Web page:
Major Salmon Habitat Restoration Completed in Nooksack River

The last of 127 engineered logjams were placed in the Farmhouse reach of the North Fork Nooksack River this summer, completing an extensive multi-year salmon habitat restoration project.

The Nooksack Tribe installed large woody structures in the North and South Forks of the Nooksack River nearly every year since 2008. This summer, the final 56 logjams were placed in the 3-mile-long reach of the North Fork located near Maple Falls, completing restoration that began there in 2014.

Restoring river habitat is essential to recovering threatened salmon populations in the Nooksack watershed. Habitat in the North Fork Nooksack was degraded and made unstable by years of instream wood removal, clearing of riparian forests and more frequent large floods.

“The Farmhouse Reach is one of the most unstable and volatile reaches within the North Fork Nooksack with high channel turnover rates. It’s kind of like a firehose,” said project manager Lindsie Fratus-Thomas who has managed the project for the tribe through all five construction seasons. “This project is a process-based restoration project in which one of the goals is to stabilize the main channel and protect those nice side channels, which are the preferred habitat for salmon in this system.”

Engineered logjams stabilize side channels for salmon to spawn and rear in, and form pools for them to rest in. Projects like these restore natural habitat processes. For example, logjams slow currents and create areas where gravel accumulates to form islands.

“As trees colonize those islands and grow to maturity, the islands stabilize and grow, helping to form the side channels that are so productive for salmon,” said Treva Coe, Nooksack watershed restoration program manager.

Ambitious projects like these are only possible with the hard work and support of staff from many agencies and partners, including the expertise from several Nooksack Natural Resources tribal staff, engineering consultants, log supply and construction contractors, and funding and permitting agencies, Fratus-Thomas said. This year, for the first time, BNSF Railway partnered with the tribe to donate trees they had removed because they posed a hazard to railroad operations. The U.S. Forest Service provided a similar wood donation to the project in one of the previous phases in 2016.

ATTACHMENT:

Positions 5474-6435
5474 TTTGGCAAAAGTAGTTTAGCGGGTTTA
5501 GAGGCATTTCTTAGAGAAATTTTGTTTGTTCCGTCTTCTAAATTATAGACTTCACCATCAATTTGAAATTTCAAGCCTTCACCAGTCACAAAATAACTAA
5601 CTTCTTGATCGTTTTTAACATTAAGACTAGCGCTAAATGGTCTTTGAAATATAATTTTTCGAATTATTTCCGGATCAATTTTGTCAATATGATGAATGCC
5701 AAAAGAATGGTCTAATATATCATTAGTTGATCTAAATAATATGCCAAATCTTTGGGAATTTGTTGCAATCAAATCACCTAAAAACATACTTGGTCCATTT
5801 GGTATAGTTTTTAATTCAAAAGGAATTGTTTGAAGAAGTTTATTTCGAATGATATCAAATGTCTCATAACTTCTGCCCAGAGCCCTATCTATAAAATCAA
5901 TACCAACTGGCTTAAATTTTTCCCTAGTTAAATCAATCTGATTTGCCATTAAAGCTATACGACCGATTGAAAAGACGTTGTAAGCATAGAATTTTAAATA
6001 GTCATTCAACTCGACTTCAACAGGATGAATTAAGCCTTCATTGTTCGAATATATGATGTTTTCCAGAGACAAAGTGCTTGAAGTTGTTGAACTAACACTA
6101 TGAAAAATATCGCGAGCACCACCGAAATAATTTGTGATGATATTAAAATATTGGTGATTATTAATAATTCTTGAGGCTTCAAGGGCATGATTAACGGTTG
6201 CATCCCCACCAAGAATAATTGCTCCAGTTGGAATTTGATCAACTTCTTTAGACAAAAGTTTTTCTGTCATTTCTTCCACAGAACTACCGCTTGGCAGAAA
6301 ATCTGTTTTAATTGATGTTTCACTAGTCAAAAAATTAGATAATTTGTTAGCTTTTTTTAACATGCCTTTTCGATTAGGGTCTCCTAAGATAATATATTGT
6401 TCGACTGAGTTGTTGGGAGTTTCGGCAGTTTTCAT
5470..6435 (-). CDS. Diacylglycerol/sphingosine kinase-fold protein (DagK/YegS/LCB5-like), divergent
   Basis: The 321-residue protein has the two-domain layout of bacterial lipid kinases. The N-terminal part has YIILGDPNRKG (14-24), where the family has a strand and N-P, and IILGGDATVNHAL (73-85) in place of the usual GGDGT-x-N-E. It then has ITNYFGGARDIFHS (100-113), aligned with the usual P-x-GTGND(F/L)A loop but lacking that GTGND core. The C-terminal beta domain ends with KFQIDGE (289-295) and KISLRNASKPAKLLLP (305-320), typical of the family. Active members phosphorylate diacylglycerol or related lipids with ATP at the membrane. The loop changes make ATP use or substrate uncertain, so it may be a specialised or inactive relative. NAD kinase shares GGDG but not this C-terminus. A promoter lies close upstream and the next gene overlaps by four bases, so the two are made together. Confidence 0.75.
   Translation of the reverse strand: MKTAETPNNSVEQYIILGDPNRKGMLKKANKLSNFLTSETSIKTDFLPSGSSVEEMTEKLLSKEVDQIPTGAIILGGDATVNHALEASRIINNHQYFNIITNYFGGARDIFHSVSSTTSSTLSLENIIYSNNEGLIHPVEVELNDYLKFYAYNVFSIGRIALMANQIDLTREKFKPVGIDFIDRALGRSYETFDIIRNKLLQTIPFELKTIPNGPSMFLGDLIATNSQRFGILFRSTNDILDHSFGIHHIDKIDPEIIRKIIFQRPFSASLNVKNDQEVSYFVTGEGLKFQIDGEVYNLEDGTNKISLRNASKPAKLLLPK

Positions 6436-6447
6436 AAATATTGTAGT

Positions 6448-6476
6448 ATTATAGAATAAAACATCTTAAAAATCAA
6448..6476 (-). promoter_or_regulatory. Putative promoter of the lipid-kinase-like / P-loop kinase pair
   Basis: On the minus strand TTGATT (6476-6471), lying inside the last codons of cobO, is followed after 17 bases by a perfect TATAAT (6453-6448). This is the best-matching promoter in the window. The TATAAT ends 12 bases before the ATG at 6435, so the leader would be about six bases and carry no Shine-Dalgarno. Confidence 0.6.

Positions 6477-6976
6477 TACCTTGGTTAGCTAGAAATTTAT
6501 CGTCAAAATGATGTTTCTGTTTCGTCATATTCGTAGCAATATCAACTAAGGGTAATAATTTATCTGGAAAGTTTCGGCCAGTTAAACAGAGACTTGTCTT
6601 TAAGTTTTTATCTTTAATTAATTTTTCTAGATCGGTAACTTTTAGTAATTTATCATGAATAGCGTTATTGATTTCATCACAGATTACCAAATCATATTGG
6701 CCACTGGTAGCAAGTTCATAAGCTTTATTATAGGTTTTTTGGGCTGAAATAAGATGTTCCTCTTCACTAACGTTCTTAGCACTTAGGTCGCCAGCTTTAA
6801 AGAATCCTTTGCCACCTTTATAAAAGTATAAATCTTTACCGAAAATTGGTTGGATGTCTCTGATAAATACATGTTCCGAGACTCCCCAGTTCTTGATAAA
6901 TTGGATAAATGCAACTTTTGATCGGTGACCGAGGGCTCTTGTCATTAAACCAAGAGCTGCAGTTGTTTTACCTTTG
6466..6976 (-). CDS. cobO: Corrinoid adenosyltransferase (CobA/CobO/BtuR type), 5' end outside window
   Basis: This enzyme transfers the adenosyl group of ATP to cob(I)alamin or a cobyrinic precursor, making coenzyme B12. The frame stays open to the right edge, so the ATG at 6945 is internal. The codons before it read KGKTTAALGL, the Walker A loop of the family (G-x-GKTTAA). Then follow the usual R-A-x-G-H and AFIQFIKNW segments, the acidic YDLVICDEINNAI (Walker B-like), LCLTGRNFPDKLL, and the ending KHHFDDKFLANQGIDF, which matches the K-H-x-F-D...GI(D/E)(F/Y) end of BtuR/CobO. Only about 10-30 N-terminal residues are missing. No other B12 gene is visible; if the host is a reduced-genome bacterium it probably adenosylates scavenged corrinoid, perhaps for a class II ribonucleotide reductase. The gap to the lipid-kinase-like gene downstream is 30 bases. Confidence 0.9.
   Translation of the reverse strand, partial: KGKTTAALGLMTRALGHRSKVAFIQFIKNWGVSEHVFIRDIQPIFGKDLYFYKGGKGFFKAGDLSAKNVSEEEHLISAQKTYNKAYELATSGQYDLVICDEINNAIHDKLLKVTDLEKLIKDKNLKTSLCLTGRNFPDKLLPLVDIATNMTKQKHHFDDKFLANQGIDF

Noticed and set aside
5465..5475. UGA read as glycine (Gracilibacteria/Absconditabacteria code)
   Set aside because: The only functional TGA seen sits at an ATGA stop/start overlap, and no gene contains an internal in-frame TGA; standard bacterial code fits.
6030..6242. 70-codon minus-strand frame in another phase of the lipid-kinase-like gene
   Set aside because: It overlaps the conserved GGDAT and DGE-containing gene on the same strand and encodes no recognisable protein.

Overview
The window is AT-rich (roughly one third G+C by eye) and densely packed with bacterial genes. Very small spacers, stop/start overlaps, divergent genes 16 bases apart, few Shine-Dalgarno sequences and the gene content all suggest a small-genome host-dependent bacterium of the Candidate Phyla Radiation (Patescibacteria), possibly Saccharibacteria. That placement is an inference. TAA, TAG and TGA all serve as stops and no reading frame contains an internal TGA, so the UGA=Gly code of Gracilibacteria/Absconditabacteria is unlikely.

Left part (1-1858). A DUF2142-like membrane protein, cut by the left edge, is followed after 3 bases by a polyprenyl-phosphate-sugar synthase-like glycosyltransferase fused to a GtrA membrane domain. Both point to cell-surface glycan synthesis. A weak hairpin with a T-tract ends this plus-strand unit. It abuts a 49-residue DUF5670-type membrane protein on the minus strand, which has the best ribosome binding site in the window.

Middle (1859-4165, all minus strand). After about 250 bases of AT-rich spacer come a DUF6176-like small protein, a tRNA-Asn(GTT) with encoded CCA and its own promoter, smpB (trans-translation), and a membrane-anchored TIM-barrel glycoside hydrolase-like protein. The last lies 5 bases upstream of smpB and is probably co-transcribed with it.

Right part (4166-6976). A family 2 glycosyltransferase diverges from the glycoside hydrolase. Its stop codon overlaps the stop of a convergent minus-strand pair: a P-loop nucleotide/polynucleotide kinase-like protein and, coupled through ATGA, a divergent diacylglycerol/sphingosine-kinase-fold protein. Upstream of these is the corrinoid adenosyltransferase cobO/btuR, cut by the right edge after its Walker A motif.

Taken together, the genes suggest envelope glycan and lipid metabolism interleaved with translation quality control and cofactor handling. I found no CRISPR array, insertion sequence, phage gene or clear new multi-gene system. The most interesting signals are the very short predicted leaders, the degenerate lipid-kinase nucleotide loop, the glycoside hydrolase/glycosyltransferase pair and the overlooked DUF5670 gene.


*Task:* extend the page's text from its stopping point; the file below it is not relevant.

“We look for opportunities to help projects such as these,” said Danniel MacDonald, BNSF general director, line maintenance. “Working in collaboration with the Nooksack Tribe, we were able to deliver some of the wood and racking material that was needed for this project. It was the best use of the natural resources available.”

MacDonald and contractor Ross Widener joined Coe and Fratus-Thomas on a site visit in August.

“BNSF is always looking for ways to work cooperatively with tribal partners to improve the natural resources we all benefit from,” Widener said. “As a result of time spent together, BNSF leadership is now aware of the cultural need for certain types of large cedar trees and will help out with this need if the opportunity arises.”

Many of this year’s logjams were constructed directly in the wetted river channels. Construction impacts were minimized by isolating areas of in-water construction and temporarily diverting flow around those areas. Nooksack Tribe biologists and technical staff performed fish rescue (commonly referred to as fish exclusion), by removing fish prior to excavation. The fish are identified, counted and safely released downstream.

Lessons learned from constructing and monitoring previous projects helped in the design and construction of this year’s project, Coe said.

“That process of learning and adaptive management will benefit future projects as well,” she said. “Recovering Nooksack salmon will require that we continue this work for years to come.  We want to ensure that our efforts are as efficient and effective as possible.”

North and Middle Fork Nooksack early chinook are a genetically unique, native population with low numbers of returning natural-origin fish. The Nooksack Tribe hasn’t had a directed commercial fishery on early chinook in the Nooksack River since about 1980.

The Farmhouse reach is upstream from the state’s Kendall Creek Hatchery, which runs a chinook supplementation program to help recover the population. Over time, as habitat recovers, more chinook are expected to return to and spawn in the reach. The project also benefits steelhead, bull trout, cutthroat trout, and coho, chum and pink salmon.

An engineered logjam is installed in the Farmhouse Reach of the North Fork Nooksack River. Photo: Lindsie Fratus-Thomas